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Rediff.com  » News » Prisoner 7402 is not fussy

Prisoner 7402 is not fussy

Last updated on: September 28, 2014 20:03 IST

J Jayalalithaa

Until very late on Saturday night, her followers -- mostly cabinet ministers -- camped outside the prison. They were seen holding the prison walls and crying. Despite several attempts by the police to send them away, they refused to budge.

Her first meal in jail was fruits, bread and curd rice.

J Jayalalithaa, who was convicted by a special court on Saturday, September 27, and sentenced to four years in prison, spent her first night in jail. According to officials at the Parapana Agraharam Prison in Bangalore, she is not a fussy prisoner. She was given a white saree to wear and has been alloted the number 7402.

Jayalalithaa's lawyers made several pleas to the court to show her some consideration, but Special Court Judge Michael D Cunha had this to say in response: 'We need to deal with sternly against those in public offices who indulge in corruption.'

Those privy to Saturday's proceedings told Rediff.com that there was a sense of defeat when the sentence was pronounced. Jayalalithaa had hoped that the sentence would be less than three years so that she could apply for bail immediately before the special court and not wait to go in appeal to the high court.

The law states that for a conviction of below three years an application for bail can be sought before the court which pronounced the verdict. However if it is more than three years, then the accused would need to approach a higher court.

Jayalalithaa's team of lawyers made several pleas before the court that she had gone through much mental trauma in the past 18 years due to this case. They said it was a case planted on her by her political opponents, that she has a health condition and age is catching up with her. She was 46 when this case was filed and today she is 64, her lawyers told the court.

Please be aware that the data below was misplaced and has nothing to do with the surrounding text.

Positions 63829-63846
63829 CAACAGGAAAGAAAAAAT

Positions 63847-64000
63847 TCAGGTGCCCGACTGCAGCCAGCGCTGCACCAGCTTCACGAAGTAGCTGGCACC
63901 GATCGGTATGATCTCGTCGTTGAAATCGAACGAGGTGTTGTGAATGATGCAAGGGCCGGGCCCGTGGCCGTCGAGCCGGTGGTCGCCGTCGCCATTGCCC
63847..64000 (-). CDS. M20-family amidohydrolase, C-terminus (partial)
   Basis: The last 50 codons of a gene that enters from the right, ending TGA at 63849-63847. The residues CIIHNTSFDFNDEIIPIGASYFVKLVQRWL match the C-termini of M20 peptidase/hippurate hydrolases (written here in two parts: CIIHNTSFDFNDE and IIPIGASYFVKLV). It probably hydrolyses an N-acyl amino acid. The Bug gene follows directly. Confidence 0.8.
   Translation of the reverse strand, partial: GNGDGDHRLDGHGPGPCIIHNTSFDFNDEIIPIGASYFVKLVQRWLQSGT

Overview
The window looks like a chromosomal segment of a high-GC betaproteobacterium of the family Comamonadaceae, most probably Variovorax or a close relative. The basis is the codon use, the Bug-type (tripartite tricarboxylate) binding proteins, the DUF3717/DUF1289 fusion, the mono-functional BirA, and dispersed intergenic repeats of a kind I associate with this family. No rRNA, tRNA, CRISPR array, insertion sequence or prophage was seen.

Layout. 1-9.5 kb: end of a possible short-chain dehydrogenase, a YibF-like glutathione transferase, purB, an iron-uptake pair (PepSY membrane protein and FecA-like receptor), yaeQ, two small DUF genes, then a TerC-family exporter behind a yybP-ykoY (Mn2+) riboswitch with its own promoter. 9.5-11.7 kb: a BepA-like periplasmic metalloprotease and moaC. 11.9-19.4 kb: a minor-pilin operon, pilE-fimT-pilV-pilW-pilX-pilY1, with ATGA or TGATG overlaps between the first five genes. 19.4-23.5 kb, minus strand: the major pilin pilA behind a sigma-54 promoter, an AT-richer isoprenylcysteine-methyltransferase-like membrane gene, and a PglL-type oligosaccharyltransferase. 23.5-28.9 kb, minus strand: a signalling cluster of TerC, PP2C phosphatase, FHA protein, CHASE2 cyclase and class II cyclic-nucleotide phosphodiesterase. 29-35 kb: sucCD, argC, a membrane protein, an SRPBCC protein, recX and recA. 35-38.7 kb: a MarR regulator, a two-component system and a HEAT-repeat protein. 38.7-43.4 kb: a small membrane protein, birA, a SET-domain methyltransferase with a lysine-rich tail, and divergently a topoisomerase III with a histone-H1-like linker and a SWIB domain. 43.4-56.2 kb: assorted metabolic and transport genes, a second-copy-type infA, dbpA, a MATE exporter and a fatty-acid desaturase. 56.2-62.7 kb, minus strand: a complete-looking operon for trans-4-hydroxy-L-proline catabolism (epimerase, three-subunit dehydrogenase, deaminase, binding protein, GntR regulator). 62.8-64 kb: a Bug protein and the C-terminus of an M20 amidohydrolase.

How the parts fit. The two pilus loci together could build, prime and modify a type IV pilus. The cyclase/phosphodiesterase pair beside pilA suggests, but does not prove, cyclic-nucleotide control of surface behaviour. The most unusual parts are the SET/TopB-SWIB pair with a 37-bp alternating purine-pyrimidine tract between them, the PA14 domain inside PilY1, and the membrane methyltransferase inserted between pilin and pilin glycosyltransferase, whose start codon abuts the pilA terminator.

But Judge D'Cunha was unrelenting. 'This is not an ordinary case,' the judge declared. 'It is a case of corruption by a public servant and such cases should be dealt with, with an iron hand. Your claim that you have suffered for 18 years cannot be a ground in this case. All through the 18 years you were called only twice before the court.'

Jayalalithaa was quiet after the verdict. At the prison she was reserved and appeared withdrawn most of the time. Despite being told that she could stay at the hospital she refused, telling the prison authorities that she would like to sleep and not be disturbed.

Jayalalithaa will have to stay in prison until the Karnataka high court hears her appeal. The high court is on vacation for Dussera and the next sitting of the vacation Bench is on Tuesday, September 30.

Her lawyers would need to make a special application before the filing branch on Monday, September 29, so that the matter can be taken up on Tuesday itself. In the petition, she will seek a stay of both the conviction and sentence.

Until very late on Saturday night, her followers -- mostly cabinet ministers -- camped outside the prison. They were seen holding the prison walls and crying. Despite several attempts by the police to send them away, they refused to budge.

After her arrest, Jayalalithaa underwent a medical test at the prison hospital. The prison authorities coaxed her to be shifted to the Jayadeva hospital, but she refused to leave the prison and insisted that she stayed there.

After dinner, she went to sleep at 11 pm. She keeps to herself and does not speak to anyone.

Her lawyers will file an application before the prison authorities to shift her to Chennai as they feel there is better security there. They had made this plea to the jail authorities on Saturday too, but the prison authorities refused to oblige.

A Special Correspondent/Rediff.com